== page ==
Ecovillage energy systems update

As you’re all aware, an abundance of cheap fossil fuel energy is the main reason for the explosion in population, consumption, destruction of our environment and global warming.

As we’ve wanted to completely separate ourselves from energy produced from fossil fuels, our challenge has been to provide 100% self sufficiency in renewable energy for our households and ideally for our vehicles as well, as we convert to electric vehicles.

We spent years working on the best distributed renewable energy design we could come up with, within the legal parameters of our State’s energy legislation. Ultimately this design also had to be affordable for our future residents, as the costs are built into the land price.

Our renewable energy design is based on 100% production from solar panels, coupled with three phase inverters and micro-grids, with a 232kWh Tesla Powerpack battery and a 75kW fast electric vehicle charger in each cluster (average 23 homes).

Each cluster is connected to Western Power’s South West Interconnected Grid System (SWIS) to supply energy while we’re building, provide a reliable back-up when/if required, and to enable us to be able to sell excess renewable energy at the most appropriate times. We’re also big supporters of the SWIS which is such important infrastructure for the Western Australian community, and we believe it’s up to all of us to help make it more sustainable; ultimately 100% renewable.

Each cluster has a 300A (215kW) connection to the SWIS, which is a very large connection to enable large household PV systems (6-20kW) to be coupled with our large battery and EV chargers. Our Energy Handbook outlines the minimum and maximum size solar systems our households can install. I strongly encourage you to maximize the size of your solar system, particularly while we have the Federal Governments generous Solar Trading Certificate (STC) rebates available (they reduce each year until they are discontinued in 2030) as it will provide you a very healthy return in years to come.

Due to the size of our energy infrastructure in each cluster we have what’s called ‘Contestable’ status, which enables us to negotiate with private energy retailers, as opposed to non-contestable connections, which are locked in with the State’s retailer, Synergy.  After much negotiation we have entered into contracts with CleanTech Energy who will not only supply us with 100% renewable energy for all energy purchased from them, at a rate cheaper than the standard non-renewable retail prices, but will also purchase all of our renewable energy at a rate commensurate with Synergy.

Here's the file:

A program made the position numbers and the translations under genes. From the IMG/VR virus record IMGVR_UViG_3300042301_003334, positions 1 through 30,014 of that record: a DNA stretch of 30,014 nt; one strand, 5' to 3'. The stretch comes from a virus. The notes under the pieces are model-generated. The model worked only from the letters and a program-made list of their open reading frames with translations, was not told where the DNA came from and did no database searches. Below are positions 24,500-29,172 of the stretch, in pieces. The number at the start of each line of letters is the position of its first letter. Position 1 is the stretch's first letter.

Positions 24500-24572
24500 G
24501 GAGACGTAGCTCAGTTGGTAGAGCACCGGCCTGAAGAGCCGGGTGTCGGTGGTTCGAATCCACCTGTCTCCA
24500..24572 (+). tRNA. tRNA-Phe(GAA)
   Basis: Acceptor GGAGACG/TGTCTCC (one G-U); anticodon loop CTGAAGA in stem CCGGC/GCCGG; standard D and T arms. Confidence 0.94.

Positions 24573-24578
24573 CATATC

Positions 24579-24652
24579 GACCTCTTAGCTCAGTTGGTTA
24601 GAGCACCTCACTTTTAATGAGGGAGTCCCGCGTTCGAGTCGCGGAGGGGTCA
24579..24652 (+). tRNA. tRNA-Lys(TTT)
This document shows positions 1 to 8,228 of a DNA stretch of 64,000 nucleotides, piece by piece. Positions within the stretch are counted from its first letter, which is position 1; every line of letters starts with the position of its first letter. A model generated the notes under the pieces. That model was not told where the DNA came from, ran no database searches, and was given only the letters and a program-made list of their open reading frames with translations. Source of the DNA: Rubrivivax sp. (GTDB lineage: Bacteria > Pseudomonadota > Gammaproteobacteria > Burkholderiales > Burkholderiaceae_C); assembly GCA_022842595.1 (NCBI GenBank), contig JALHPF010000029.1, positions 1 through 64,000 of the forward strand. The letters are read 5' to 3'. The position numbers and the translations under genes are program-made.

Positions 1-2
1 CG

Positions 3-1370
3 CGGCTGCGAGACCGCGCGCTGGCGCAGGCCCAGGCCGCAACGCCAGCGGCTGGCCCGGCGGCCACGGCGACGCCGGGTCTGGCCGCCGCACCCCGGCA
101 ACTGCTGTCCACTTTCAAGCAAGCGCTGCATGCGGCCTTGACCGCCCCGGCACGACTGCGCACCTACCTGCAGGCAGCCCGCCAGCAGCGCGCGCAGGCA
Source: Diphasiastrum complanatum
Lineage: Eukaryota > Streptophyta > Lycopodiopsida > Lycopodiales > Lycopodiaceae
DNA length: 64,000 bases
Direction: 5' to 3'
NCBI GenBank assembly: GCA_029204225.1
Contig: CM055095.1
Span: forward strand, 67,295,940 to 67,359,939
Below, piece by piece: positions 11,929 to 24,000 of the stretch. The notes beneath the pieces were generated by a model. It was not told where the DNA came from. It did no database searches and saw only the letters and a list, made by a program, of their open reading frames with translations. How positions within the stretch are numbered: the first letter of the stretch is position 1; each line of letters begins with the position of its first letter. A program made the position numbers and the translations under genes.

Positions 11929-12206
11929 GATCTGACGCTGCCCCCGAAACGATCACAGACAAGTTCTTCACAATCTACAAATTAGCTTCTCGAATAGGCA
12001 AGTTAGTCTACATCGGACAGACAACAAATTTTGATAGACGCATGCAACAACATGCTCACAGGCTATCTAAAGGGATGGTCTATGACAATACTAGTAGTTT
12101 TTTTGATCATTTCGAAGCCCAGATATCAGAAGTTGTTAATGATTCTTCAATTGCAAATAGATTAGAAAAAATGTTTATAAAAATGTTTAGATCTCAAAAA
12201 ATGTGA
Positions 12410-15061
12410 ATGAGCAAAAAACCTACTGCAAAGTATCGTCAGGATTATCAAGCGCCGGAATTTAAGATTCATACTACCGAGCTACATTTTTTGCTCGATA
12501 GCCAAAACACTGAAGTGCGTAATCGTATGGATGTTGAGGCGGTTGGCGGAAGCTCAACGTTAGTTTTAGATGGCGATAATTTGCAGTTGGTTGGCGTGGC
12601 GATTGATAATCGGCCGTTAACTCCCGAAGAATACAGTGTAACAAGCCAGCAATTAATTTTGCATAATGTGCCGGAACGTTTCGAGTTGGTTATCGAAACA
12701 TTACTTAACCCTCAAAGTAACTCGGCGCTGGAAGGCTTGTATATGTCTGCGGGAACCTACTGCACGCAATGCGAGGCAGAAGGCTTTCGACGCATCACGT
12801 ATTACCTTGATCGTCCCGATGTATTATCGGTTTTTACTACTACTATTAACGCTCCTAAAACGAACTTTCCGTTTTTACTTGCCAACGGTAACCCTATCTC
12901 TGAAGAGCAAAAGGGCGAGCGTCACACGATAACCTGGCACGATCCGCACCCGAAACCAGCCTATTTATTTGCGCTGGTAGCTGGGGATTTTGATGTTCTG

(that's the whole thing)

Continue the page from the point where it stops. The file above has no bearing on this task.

We’ve invested a lot of time into working out how we can maximize the value of our excess renewable energy, as we’re going to have a lot of it. We have resolved that the best options for this are:

  1. Trading energy to our neighbours, within your cluster, which is called peer to peer trading. If your neighbour is filling their electric vehicle or heating their house slab with hydronic heating on an overcast day, they may need additional energy which they can buy from their neighbours at a reduced rate.
  2. Selling solar energy to EV owners/tourists via your clusters fast EV chargers. This is anticipated to start slowly and ramp up significantly as our short stay accommodation in the Ecovillage starts operating and EV ownership ramps up. The great thing about our distance from Perth is that people need to fully charge their vehicles before driving home.
  3. Due to our batteries, EV charger and heat pumps, we can ensure that we are able to utilize our renewable energy during the peak solar times (it may cost money in the future to shed energy onto the SWIS) and thereby maximize our energy’s value by selling it onto the grid during the shoulder periods when we can get paid more for it. We will explore this further with CleanTech as we can probably achieve better rates again from entering into unbundled energy supply agreements in the future.

We are entering into 12-month contracts with Element 47 and Power Ledger to provide each cluster with peer-to-peer trading, metering and billing, along with advising us on future income opportunities associated with Western Power’s potential Distributed Energy Resources. This is where each cluster could get paid significant income each year to provide power from our batteries during ultra peak load periods on the SWIS.

The Community Bulletin will be sent out to residents soon and will have more detail around costs and income associated our energy trading platform.